Exploring the School of Art Collection 2018

As part of the first year art history module Exploring the School of Art Collections, students have the opportunity to write a small piece for this blog. This year the group decided on the theme of ‘The Stage’. Each student had the opportunity to choose from a selection of prints, drawings and photographs featuring theatres, concerts, ballets, circuses and more. They only had one week to undertake some research before presenting their drafts. They all worked very hard on these projects so please take the time to view their efforts.

Theatre, Le Paradis

Theatre, Le Paradis, Jules De Bruycker, 1907, etching with soft ground

This etching by Jules De Bruycker immediately caught my attention due to the melancholy atmosphere of the scene. De Bruycker observed the reality of the economic decline in his home city of Ghent; creating etchings of the poverty around him by visiting flea markets, the cheap sections of the theatre and waiting rooms. The intriguing way that De Bruycker chose to remove the performance from our sight, instead forcing us to view the audience as the focal point fascinated me. When considering the theatre in 1907, the images which come to mind are of grand, wealthy couples and luxurious velvet seats. The stark comparison to what the mind expects and the reality which De Bruycker proposes through his work is interesting; by removing the performance he has managed to make the viewer reflect on the lives of the members of an audience and put them at centre stage instead.

We are viewing the audience from a side view, as they are all intently watching what we presume to be a performance down on the stage. The audience are all men, most of which are slumped forward with a weary, almost downtrodden air to them. It is heavily implied that the men are not wealthy, as they are ‘up in the Gods’; the highest and cheapest seats in a theatre. One man is stood with his head stuck in the rafters, obscuring his view. The man in the foreground of the picture is watching with theatre glasses, emphasising the great distance from the stage. Although all of the men are wearing suits, they do not appear particularly tidy in appearance; they are almost depicted as caricatures with their exaggerated gaunt features, ungroomed hair and oversized suits which hang dejectedly from their bodies. The theatre is shaped like a round viewing gallery, with wooden benches for seats; the audience seems to be scarce, which could be due to the expense of the theatre in this era. Chiarascuro is used to great effect within this etching, particularly where the bold light source coming from the gas lamp in the top centre of the piece casts strong shadows from the men. This allows us to see the rich detail of the etching, particularly in parts where De Bruycker has built up deep tones through line work, and even created movement in the suits of the men through the creases of their well-worn suits.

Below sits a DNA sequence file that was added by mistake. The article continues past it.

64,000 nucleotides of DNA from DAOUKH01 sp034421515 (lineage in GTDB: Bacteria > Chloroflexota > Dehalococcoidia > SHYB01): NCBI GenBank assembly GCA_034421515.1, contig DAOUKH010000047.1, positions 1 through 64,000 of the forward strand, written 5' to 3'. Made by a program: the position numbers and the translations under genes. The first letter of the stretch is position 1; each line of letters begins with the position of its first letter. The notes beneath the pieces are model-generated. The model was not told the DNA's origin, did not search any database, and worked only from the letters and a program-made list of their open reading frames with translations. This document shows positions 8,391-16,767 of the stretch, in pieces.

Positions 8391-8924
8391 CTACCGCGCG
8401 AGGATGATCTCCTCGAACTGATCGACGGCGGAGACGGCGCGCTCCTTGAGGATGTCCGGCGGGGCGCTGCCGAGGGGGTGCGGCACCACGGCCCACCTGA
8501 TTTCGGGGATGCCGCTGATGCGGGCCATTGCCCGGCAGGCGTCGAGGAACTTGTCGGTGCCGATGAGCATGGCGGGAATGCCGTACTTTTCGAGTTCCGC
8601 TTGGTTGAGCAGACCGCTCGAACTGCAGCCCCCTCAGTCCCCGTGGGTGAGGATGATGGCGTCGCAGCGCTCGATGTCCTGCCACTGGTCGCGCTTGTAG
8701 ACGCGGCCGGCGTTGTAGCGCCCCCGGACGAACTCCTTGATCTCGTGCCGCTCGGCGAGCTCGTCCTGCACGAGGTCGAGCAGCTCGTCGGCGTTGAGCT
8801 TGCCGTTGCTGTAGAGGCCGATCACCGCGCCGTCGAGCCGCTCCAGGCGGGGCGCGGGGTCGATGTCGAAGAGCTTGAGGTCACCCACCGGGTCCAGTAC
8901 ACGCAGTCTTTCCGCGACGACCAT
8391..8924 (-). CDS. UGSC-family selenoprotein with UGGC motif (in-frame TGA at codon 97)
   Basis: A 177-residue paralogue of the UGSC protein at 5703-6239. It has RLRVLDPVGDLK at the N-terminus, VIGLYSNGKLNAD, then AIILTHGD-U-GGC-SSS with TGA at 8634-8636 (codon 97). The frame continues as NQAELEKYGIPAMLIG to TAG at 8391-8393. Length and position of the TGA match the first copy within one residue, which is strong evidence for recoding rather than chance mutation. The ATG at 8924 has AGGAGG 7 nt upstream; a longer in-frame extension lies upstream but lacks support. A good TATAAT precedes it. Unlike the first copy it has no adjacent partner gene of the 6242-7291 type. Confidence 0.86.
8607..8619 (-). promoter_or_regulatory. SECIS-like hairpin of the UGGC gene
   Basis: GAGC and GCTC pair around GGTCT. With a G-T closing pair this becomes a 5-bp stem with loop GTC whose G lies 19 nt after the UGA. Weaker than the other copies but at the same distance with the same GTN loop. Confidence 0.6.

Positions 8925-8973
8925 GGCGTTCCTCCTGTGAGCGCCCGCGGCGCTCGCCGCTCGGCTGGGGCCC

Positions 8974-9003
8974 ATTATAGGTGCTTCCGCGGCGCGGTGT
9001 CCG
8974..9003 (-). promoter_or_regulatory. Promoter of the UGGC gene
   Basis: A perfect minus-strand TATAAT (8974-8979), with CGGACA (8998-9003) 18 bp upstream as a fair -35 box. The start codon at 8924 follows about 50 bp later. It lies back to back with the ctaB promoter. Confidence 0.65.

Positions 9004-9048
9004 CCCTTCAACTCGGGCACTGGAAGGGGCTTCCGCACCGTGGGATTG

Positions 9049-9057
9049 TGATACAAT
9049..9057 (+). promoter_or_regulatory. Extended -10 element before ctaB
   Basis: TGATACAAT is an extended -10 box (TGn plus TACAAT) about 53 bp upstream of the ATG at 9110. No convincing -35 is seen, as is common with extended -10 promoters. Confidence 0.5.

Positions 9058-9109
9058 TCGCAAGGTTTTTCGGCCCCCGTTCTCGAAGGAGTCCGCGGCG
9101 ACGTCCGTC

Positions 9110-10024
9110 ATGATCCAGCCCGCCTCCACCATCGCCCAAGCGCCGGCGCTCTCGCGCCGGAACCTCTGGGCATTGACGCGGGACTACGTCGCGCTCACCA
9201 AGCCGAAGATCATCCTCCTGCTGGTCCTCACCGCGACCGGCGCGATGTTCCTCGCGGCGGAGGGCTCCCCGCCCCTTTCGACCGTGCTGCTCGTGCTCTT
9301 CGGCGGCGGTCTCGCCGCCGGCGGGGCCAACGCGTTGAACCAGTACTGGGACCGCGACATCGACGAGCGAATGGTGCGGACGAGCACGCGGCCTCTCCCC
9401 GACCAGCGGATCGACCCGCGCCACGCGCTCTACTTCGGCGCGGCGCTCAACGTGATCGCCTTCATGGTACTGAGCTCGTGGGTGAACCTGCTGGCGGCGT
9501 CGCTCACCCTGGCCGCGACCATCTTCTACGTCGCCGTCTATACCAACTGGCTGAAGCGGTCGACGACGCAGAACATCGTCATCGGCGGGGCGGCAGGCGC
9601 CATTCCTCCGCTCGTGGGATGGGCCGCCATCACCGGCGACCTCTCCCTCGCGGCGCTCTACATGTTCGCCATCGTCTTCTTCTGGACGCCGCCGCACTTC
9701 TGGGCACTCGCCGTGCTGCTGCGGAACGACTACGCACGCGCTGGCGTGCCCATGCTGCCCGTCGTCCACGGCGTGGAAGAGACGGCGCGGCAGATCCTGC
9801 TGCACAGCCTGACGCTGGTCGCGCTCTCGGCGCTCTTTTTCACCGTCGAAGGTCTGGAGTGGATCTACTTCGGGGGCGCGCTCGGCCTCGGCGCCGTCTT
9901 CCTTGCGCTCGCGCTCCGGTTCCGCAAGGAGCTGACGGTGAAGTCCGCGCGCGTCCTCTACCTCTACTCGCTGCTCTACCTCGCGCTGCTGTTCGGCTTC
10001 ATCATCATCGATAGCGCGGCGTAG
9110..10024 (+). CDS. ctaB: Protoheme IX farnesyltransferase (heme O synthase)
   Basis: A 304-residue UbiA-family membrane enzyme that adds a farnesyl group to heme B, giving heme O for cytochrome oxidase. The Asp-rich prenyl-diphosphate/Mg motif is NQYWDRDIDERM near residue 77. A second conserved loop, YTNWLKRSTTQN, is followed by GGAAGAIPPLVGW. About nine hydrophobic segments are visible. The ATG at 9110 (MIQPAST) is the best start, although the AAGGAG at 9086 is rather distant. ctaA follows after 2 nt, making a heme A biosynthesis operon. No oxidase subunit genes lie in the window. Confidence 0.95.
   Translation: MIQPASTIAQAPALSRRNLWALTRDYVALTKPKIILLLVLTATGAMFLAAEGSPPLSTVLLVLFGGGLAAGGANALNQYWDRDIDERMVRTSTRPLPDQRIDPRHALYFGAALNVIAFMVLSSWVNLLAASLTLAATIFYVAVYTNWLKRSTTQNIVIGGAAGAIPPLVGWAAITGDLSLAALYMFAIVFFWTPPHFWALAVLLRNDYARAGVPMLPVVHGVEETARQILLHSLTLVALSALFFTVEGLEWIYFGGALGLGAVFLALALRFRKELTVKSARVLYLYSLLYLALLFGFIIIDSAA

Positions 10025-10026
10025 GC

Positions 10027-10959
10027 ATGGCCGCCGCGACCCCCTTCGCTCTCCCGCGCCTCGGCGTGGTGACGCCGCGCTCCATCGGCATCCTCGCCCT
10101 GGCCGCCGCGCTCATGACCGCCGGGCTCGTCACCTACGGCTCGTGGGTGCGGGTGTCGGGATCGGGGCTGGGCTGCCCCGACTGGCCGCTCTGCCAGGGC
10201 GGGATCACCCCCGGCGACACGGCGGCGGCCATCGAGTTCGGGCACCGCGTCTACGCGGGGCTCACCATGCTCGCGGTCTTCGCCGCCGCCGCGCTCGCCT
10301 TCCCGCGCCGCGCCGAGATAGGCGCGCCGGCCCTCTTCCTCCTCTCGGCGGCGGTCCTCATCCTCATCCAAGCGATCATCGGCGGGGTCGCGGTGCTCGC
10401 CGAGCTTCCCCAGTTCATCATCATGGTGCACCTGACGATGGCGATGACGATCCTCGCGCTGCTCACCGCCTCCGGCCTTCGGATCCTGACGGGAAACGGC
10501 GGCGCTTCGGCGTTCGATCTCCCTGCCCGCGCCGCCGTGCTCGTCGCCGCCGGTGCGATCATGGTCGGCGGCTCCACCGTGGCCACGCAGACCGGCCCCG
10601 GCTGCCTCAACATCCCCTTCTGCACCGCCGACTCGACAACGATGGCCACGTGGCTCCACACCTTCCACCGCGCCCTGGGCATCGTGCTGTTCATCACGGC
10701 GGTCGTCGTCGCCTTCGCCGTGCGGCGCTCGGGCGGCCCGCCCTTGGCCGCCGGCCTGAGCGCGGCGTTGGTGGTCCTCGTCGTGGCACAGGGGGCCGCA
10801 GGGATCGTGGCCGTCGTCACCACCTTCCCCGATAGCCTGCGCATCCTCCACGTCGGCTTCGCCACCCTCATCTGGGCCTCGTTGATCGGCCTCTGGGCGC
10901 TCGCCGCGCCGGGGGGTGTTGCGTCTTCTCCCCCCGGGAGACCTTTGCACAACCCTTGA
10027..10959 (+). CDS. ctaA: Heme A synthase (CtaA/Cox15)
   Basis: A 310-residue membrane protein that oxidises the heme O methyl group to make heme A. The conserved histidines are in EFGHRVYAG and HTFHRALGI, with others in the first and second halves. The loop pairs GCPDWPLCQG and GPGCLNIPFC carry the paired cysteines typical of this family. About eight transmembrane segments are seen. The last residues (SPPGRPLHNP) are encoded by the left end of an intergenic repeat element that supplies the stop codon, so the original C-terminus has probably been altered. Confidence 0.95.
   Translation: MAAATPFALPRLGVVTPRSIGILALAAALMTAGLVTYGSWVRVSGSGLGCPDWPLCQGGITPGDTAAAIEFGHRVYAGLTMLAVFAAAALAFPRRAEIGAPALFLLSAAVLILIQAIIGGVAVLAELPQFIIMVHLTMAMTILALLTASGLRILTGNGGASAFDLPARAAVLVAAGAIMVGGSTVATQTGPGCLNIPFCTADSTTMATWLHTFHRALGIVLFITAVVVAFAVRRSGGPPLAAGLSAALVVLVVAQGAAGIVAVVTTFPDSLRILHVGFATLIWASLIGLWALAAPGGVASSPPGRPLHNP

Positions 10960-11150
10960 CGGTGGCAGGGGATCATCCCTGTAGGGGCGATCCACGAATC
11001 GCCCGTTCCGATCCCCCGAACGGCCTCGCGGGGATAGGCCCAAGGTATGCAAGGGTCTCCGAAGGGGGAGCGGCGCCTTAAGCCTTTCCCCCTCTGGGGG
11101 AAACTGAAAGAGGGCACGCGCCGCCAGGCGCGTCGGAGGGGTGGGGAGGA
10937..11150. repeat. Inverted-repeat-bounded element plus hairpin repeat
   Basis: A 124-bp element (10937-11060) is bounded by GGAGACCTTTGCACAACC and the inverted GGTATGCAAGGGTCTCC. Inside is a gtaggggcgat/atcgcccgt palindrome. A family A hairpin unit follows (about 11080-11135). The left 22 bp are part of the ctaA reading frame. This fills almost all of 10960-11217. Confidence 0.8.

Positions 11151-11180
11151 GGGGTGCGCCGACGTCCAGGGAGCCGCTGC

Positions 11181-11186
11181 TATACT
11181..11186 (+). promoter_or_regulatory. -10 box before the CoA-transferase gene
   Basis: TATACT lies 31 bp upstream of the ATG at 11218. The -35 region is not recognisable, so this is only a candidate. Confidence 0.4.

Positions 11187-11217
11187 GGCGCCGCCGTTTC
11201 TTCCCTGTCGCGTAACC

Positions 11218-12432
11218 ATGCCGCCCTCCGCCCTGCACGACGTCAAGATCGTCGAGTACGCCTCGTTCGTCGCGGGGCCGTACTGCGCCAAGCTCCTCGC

The etching immediately made me question why there was a lack of women in the audience; was De Bruycker’s intention with this piece to actually highlight the gender imbalance? As a female in the 21st century, it is hard to perceive a time where women would not have attended the theatre, or imagine seeing an audience solely occupied by men. It is possible that women were unwelcome in the audience, particularly in the highest seats where the behaviour sometimes took a raucous turn. The etching was produced in 1907, before the First World War. Ghent was at the centre of the industrial revolution in Belgium, and many of the workers suffered miserable working conditions. Money was scarce, which could explain the poorly populated audience, despite being the cheapest seats in the theatre. The lack of women in the audience could be due to the majority of working class women relying on their husbands to bring in the money, whilst they did the housework. Having no income of their own would have meant that if there was any spare money for leisure, it would have been the man that used it for things such as attending the theatre. It is interesting though, how arts and culture were still important even in poverty stricken times, as a break from the mundane work of the day – De Bruycker could be choosing to highlight this through the etching. After the war broke out several years later, the men would have gone to war which would have left theatres to go into decline.

Farrah Nicholson – Fine Art and Art History


Backstage, Bertram Mill Circus

Backstage, Bertram Mill Circus, John Roberts, etching, 1949

Backstage – Bertram Mill Circus is an etching by John Vivian Roberts created in 1949. It is a particularly stunning, if not thought-provoking piece. The scene is comprised of five central figures, standing posed in an open space with a vintage circus poster behind them. It is safe to assume that these figures are circus performers, however their situation is more ambiguous. The heavy contrast between light and shadow that runs along the right side of the print, suggests some sort of spotlight is being shone on the group, much like in a performance situation. However, the title of the piece and the figures’ stances suggest the opposite.